NEW YORK (CBSNewYork) — Tens of thousands of New York City workers went back to the office Monday after working from home for more than a year.
Some told CBS2’s John Dias it’s coming too soon and the city isn’t ready.READ MORE: NYC Nonprofits Team Up For Combination Food, COVID Vaccination Drive In Queens
“I woke up pretty early just to put makeup on for the first time in a year and a half,” Brittany Wolfe told Dias. “I’m nervous. I’ve been home because I have an immunocompromised family member.”
Approximately 80,000 city workers returned Monday, some honest about having to ease into the process again.
“Today I wore the flats and I said, ‘let me be comfortable today on my first day back,'” said Cheryl Guilford.
“I don’t want to rush it. So I think they’re just easing us back, so it’s not a full schedule,” Leslie Rodriguez added.
WATCH: Mayor De Blasio Discusses Return Of New York City Workers
The rush of crowds was something Eddie Atmar wanted for his Lower Manhattan street cart as he too returned for the first time in 14 months.
“This building, this place was always packed,” he said. “All of a sudden, it’s a ghost town.”READ MORE: COVID Restrictions In New Jersey: Gov. Phil Murphy Says Indoor Mask Mandate Will Remain In Place Despite New CDC Guidance
The return to the real world, or at least a new version of it, had others on edge.
Hundreds have been rallying to voice their concerns, predominantly over how safe city buildings are and wanting to push the return date back to September. Others are also worried about the commute on subways and trains.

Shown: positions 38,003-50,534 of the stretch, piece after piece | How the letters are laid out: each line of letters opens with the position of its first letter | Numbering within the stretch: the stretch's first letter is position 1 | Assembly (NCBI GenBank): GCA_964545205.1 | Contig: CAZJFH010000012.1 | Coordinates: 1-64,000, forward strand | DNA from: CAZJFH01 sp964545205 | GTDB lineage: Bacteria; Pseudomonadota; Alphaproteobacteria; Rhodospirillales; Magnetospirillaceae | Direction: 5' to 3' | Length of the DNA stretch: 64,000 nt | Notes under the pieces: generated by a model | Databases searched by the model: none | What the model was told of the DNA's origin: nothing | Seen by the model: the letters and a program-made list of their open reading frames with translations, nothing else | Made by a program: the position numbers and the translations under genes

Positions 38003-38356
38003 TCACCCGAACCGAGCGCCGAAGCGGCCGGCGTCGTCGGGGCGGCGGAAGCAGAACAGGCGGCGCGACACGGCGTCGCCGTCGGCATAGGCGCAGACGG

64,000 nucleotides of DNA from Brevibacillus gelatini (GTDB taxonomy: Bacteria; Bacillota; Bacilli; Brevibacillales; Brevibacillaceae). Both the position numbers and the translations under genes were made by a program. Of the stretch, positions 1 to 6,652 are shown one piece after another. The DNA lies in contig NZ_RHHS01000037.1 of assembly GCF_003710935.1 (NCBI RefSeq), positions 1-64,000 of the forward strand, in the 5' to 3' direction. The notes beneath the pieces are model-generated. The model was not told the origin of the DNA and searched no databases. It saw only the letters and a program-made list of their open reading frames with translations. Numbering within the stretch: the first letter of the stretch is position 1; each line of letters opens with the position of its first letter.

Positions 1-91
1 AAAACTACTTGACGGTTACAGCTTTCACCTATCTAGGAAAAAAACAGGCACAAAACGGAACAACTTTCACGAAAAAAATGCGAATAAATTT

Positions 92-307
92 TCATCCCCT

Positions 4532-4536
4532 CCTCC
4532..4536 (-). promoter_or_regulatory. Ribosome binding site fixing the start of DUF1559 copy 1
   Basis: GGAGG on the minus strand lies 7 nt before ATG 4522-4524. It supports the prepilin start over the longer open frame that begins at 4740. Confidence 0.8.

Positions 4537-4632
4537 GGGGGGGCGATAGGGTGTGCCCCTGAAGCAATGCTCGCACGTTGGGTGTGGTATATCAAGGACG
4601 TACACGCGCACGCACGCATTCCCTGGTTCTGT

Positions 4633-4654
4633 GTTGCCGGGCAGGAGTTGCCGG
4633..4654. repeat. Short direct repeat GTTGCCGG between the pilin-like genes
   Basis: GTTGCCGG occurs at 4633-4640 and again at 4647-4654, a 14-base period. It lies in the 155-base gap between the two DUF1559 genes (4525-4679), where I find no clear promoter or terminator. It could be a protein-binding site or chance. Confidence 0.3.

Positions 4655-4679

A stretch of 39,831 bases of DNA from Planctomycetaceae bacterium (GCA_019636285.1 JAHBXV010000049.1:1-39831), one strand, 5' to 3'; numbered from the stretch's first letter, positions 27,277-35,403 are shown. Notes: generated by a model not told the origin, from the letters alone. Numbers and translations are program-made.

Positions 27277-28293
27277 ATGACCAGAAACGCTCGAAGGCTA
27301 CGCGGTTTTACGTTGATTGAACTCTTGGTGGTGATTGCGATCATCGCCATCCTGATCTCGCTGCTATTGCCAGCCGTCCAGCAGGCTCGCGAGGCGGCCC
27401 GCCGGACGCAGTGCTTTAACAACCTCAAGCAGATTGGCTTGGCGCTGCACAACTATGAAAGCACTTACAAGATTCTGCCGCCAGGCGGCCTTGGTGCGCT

“A crowded train — that’s my fear, because there are people still without the covers,” Mohammed Haque said.
The president of DC37, the city’s largest public employee union, said in a statement, “Progress has been made, but we’re not there yet. For starters, we are only aware of 34% of our workforce being vaccinated.” He also pointed to what he called inconsistency with staggered schedules and capacity from agency to agency.
“There’s difference in each office, that’s true, because some offices have more space, some offices have less space,” said Mayor Bill de Blasio.
The mayor has been defending his decision to have workers return, emphasizing the $200 million safety upgrades the city made to buildings. He’s adamant employees will be more productive in the office.
“People get a lot more done in person, there’s a lot more teamwork, there’s a lot more creativity,” he said.MORE NEWS: New CDC Guidance Leaves Some Ready To Toss Their Masks, Others More Hesitant
A date has still not been set for workers to return to the office full time.